In my own town of Dartmouth, I find myself cursing the select board members every time I forget to shop in New Bedford. I've imposed my own ban on shopping for groceries in Dartmouth because of the ridiculous ban on plastic bags.

Every time I sell out for the sake of a five-minute drive to New Bedford, I cringe when I see the bagger at the grocery store open up a poorly constructed, useless and inferior paper bag that I'm forced to deal with. I hope every select board member steps on a Lego.

I was especially incensed when I was carrying my bags from the store to the car, in the rain, watching the paper bags quickly getting soaked. When I took them out of my back hatch to my SUV, the soggy bag folded over like a – well, like a cheap paper bag – and a jar of pickles rolled out and broke on my driveway. Did they re-train the grocery packers for this? I don't think so.

What is the goal here? Carbon footprint? Do you have stock in paper? Like to see groceries fall out for the comic video opportunities? I am not impressed with the research the town put into this.

Now, the New Bedford City Council is imposing the same nonsense. I hope you trip on your anti-vagabond spiked cobblestones. Use your brains, people. why invest so much energy into the appearance alone of using it?

The paper bag is not better than the plastic one for environmental purposes. That's not an opinion, it's a fact.

Let me list my reasons:

Production: The plastic bags are made from ethane emissions burned off in the natural gas refinery process. C2H6 (ethane gas) is the only ingredient. Studies in California suggest the ban there is increasing the greenhouse gas effect since the ethane is instead released into the atmosphere and no longer captured to make the bags.

Re-use: It's not even close on the re-use category. I often use the "Shaw's bags," as I call them (no matter what store I got them from), and use them for bathroom trash buckets, poop patrol in my yard, trapping old food before it reaches the barrels outside and or to bring something to my car, to a party, whatever. A second-hand paper bag is about as useful as a screen door on a submarine. Re-use is the best form of recycling because it requires zero energy.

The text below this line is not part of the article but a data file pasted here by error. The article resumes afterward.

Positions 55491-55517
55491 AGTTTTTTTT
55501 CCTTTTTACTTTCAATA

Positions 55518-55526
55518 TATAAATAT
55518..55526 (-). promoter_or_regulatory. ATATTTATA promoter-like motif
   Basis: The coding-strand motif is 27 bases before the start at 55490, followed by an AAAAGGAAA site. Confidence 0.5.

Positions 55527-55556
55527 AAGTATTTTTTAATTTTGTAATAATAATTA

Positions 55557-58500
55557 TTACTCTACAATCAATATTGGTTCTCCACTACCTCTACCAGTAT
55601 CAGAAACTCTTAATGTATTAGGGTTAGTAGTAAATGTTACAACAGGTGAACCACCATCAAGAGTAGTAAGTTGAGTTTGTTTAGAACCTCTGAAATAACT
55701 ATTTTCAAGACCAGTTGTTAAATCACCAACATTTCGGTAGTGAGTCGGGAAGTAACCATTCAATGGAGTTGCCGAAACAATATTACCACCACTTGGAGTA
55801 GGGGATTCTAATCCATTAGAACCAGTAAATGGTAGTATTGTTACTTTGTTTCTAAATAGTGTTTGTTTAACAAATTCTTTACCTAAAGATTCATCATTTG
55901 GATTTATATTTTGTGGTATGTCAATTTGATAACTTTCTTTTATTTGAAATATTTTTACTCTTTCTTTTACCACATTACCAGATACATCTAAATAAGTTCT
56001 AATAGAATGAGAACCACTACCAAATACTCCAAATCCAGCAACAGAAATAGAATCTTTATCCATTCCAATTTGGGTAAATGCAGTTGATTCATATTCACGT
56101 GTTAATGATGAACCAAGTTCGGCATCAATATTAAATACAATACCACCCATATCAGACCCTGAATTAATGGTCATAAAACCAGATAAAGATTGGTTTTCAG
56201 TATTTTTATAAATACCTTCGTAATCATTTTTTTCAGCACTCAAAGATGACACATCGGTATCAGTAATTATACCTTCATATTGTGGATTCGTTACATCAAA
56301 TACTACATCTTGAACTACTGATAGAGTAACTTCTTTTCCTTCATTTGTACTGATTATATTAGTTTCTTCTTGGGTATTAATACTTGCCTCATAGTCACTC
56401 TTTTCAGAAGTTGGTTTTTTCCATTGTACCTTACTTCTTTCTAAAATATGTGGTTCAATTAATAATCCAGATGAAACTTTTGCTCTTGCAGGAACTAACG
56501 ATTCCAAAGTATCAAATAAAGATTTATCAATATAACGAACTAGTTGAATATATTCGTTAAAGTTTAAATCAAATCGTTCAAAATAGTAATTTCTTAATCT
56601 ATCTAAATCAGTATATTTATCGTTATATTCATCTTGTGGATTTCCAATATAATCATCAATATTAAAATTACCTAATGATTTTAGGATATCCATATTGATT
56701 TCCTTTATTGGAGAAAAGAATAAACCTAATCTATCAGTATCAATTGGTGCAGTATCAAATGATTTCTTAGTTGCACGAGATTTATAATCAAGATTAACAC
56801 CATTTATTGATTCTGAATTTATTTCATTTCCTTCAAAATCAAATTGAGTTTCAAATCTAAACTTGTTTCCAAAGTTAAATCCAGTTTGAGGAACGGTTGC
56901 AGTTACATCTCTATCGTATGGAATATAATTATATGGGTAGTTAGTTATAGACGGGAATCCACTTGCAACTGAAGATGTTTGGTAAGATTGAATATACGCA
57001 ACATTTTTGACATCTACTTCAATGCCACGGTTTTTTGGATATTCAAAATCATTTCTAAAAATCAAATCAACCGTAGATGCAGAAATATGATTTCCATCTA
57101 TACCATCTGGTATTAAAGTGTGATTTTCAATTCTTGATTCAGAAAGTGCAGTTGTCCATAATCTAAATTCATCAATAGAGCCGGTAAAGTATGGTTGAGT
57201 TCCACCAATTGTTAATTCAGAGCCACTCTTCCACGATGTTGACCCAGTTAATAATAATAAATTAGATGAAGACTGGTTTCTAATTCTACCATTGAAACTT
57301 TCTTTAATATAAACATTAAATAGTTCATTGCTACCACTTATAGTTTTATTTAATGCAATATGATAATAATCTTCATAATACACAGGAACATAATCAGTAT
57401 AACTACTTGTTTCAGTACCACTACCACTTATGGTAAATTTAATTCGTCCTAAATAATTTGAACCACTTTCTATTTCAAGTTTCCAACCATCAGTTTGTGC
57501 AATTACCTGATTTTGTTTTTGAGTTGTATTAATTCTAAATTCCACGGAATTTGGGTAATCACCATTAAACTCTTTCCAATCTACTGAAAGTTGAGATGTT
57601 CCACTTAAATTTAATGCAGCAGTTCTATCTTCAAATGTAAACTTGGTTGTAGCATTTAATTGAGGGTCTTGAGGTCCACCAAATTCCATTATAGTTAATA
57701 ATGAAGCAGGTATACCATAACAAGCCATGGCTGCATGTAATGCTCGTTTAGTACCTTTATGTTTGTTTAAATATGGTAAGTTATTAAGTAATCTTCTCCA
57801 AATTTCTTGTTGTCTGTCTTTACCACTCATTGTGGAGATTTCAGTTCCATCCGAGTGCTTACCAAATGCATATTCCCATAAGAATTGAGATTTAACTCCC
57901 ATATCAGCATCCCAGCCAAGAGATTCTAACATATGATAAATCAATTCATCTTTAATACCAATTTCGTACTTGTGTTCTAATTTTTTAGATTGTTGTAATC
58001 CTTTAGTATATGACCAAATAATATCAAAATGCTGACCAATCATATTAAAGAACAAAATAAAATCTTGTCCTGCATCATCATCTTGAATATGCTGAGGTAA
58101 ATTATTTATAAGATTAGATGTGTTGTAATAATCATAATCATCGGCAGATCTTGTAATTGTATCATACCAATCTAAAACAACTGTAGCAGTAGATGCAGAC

Solid waste: According to All About Bags, paper bags have much greater mass and weigh five to seven times more than plastic bags, so they add five to seven times more tonnage to the waste stream for municipalities to manage. This, in turn, results in a fivefold to sevenfold increase in greenhouse gas emissions.

The threat to ocean wildlife: Nope. That too is a myth. The very liberal Los Angeles Times has been vigilant about defending the agenda to fix the environmental damages of climate change. That didn't stop them from printing a detailed and interesting story called "The Incredible Plastic Bag."

"Are tens of thousands of marine mammals and seabirds killed each year by plastic bags? No. The Times exposed this as a myth based on a typographical error. The report on which the myth is based referred to discarded nets, not plastic bags. Are plastic bags made of imported oil? No — 85% of the plastic bags used in the United States are made domestically. U.S.-manufactured plastic bags are made of ethane, which is a waste product extracted from domestically produced natural gas. If the ethane is not used to make plastic, it would need to be burned off. Plastic bags are a wonderful use of a waste product."

Innovation in biodegradable plastic bags: Still not sold on plastic bags? They now make biodegradable plastic bags, compostable and which completely breakdown in three to six months.

Remember when plastic bags were introduced to lower the amount of trees destroyed for the use of paper bags? Now dingbat-mania is ruling the moment when we regress ecologically, efficiently and practically.

Why? Because they get bullied by their know-it-all wealthy, bored liberal donors who asked Jeeves, or saw a Mark Ruffalo interview.

I thought we were trying to lower our carbon (dioxide) footprint? Remind me, what do trees consume? Never mind, I just remembered: carbon dioxide.

They can't help us though, if they are chopped down with gasoline-driven chainsaws, hauled away by gas-guzzling trucks and milled down into pulp (which also requires a lot of energy, by the way) and transformed into Dartmouth's and New Bedford's stupid government-forced paper bag usage. 

But what do I know compared to the nine Einsteins in New Bedford and the three in Dartmouth?

Ken Pittman is the host of The Ken Pittman Show on 1420 WBSM New Bedford. He can be heard Saturdays from 9 a.m. to noon. Contact him at ken.pittman@townsquaremedia.com. The opinions expressed in this commentary are solely those of the author.

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